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Anyone here make their own grounding bar for the firewall?


BTF/PTM

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I now have the correct Nissan battery, correct Nissan battery frame and I just picked up fresh battery cables and some 10ga wire for making some chassis grounds.

I'd like to further improve things by making or buying a grounding bar that mounts on the firewall and holds the main battery ground lead and connects engine/chassis grounds. I think I can just bolt a basic bent bar to an existing bolt hole (would like to use two, but I only see one that's factory and readily available). Is there a kit that anyone has used that worked well? Has anyone just cut a chunk of copper or aluminum and bolted it to the firewall and run their ground leads to it? Input welcome.

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Fair question. I don't have a scientific answer for you, except that I know circuitry likes to have a ready path to ground and I've read that our cars after all these years can have deteriorated wiring so I was thinking I could help the situation a bit by giving the chassis fresh grounds.

Would it be sufficient for me to stick with the single bolt hole that's currently used (it grounds the chassis back to the smaller lead at the negative battery terminal)?

Also, while I'm on the subject, I have a question about engine grounds. It's a newbie question since (obviously) electronics aren't my strong point so I apologize in advance. I know that spark plugs are basically a big ground wire that jumps a spark and grounds that energy to the engine and then back to the battery; is there any need to ground the cylinder head via one of the valve cover bolts, or is there enough ground already with the main negative cable attached to the starter base/bell housing? The question comes from previously working with my early 90's Honda that had small ground wires in several places between engine and chassis. I know the cars aren't very similar, but I figure it's worth it to ask since I don't know how many ground leads my z had before I got it or how many it *should* have. Thanks :)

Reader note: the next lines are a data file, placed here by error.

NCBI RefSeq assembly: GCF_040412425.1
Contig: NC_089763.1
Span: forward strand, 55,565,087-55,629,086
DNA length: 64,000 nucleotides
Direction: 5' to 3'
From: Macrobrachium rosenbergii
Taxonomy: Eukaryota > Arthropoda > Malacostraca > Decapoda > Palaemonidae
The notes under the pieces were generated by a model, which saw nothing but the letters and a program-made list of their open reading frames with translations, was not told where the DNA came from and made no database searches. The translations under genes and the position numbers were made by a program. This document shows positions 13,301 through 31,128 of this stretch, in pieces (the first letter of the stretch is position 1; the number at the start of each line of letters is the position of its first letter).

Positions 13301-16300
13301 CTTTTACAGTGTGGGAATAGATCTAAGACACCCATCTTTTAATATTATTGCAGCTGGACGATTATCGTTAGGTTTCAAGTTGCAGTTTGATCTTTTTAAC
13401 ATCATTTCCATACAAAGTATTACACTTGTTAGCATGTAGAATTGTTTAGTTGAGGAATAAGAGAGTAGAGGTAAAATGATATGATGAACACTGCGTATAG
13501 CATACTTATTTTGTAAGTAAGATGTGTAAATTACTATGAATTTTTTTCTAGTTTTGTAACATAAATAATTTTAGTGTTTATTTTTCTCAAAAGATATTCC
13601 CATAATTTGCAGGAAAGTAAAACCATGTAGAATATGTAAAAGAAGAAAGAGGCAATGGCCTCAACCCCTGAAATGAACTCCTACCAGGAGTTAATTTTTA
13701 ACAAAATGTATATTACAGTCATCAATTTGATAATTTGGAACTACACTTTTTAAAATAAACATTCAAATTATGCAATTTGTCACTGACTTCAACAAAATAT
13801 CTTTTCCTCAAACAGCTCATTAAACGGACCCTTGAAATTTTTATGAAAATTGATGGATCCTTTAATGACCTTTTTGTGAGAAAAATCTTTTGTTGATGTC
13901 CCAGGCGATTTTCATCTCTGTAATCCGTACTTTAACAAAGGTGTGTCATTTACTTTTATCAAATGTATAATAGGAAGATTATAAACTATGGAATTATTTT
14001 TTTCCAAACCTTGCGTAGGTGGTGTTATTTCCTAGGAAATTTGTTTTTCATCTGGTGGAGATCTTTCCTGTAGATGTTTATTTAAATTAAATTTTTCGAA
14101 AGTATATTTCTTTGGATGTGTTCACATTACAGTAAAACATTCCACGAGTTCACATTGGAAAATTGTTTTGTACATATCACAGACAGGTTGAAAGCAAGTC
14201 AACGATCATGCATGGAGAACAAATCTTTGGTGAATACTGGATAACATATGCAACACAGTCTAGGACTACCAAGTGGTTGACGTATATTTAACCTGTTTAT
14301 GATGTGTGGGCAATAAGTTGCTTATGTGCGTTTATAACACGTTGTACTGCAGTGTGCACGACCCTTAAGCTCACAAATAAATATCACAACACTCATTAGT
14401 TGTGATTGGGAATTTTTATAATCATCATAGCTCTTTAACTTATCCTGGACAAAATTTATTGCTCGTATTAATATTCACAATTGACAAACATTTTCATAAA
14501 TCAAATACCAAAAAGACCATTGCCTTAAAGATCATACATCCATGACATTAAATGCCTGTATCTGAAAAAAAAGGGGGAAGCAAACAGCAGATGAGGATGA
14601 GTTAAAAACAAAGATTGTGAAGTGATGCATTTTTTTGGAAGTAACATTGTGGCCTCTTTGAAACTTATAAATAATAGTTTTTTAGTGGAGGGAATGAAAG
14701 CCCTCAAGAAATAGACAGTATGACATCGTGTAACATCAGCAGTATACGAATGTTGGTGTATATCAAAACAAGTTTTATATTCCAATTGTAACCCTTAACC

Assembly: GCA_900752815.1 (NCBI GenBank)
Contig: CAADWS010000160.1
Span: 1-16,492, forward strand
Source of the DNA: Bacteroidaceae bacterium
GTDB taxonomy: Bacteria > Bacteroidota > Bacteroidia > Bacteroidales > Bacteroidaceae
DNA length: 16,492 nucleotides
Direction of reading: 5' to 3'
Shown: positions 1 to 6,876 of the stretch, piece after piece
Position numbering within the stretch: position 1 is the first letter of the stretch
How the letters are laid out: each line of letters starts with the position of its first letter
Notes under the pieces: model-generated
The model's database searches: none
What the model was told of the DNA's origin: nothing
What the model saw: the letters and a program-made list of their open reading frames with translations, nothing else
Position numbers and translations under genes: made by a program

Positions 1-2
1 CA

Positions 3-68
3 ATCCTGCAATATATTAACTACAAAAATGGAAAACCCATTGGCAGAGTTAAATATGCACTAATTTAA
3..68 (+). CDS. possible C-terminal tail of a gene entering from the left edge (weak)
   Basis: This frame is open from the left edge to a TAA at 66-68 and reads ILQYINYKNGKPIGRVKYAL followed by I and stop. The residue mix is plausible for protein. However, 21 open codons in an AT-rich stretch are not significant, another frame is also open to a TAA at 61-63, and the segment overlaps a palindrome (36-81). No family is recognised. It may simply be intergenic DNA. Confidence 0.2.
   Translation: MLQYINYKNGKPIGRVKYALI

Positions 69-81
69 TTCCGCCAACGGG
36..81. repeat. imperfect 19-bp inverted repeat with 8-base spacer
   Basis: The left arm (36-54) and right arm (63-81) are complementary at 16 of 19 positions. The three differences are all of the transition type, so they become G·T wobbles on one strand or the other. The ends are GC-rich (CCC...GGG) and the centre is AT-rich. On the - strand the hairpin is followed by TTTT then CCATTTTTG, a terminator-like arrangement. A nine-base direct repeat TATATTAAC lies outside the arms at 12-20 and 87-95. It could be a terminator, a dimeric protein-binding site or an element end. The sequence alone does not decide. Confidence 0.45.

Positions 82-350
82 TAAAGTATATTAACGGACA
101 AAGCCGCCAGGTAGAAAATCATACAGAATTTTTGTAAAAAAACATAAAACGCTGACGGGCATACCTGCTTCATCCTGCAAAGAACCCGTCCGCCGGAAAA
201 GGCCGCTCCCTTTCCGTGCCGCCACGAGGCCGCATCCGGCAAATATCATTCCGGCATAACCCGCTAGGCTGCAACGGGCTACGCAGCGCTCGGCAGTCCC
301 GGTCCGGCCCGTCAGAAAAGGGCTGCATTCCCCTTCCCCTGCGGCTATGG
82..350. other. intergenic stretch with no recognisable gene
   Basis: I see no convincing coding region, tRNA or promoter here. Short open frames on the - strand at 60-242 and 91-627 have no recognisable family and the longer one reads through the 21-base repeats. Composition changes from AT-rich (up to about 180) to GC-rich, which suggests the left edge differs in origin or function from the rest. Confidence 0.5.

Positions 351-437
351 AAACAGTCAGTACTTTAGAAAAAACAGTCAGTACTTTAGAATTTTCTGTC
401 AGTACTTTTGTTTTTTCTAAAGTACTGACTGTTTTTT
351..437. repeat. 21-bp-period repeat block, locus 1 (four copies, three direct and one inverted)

Why do you think the car needs a grounding bar?
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The amount and quality of grounding required has a lot to do with complexity and demands of the electrical system on the car. A stock 240Z has a very simple and low demand electrical system. Variations in baseline ground voltage have little effect on the car's performance.

Conversely, my racing 240Z that ran a MotecM48 EMS required a true zero ground as a baseline reference for the computers and coils. That took some work making sure everything was grounded to a good chassis point and ensuring any electrical device grounded to the chassis didn't leak voltage. I had a fuel pump relay that changed the ground from a true zero to .5 volts and that threw off the EMS. Isolating that relay fixed a couple minor problems.

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So it sounds like it's safe to say that, unless I start installing components with computing ability and bit-count feedback loops, a couple simple firewall grounds should be plenty. Not planning to do anything that advanced any time soon :)

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I added a NEMA12 box on the right fender to house all of the relays I added for the headlight upgrades (headlights, driving lights, fog lights), electric fan, etc. I have two #4 AWG wires tapped directly to the alternator for power and ground (properly fused). In the box I ended up using a standard aluminum ground bar that I bought at Lowes for the negative common to save a lot of wiring space.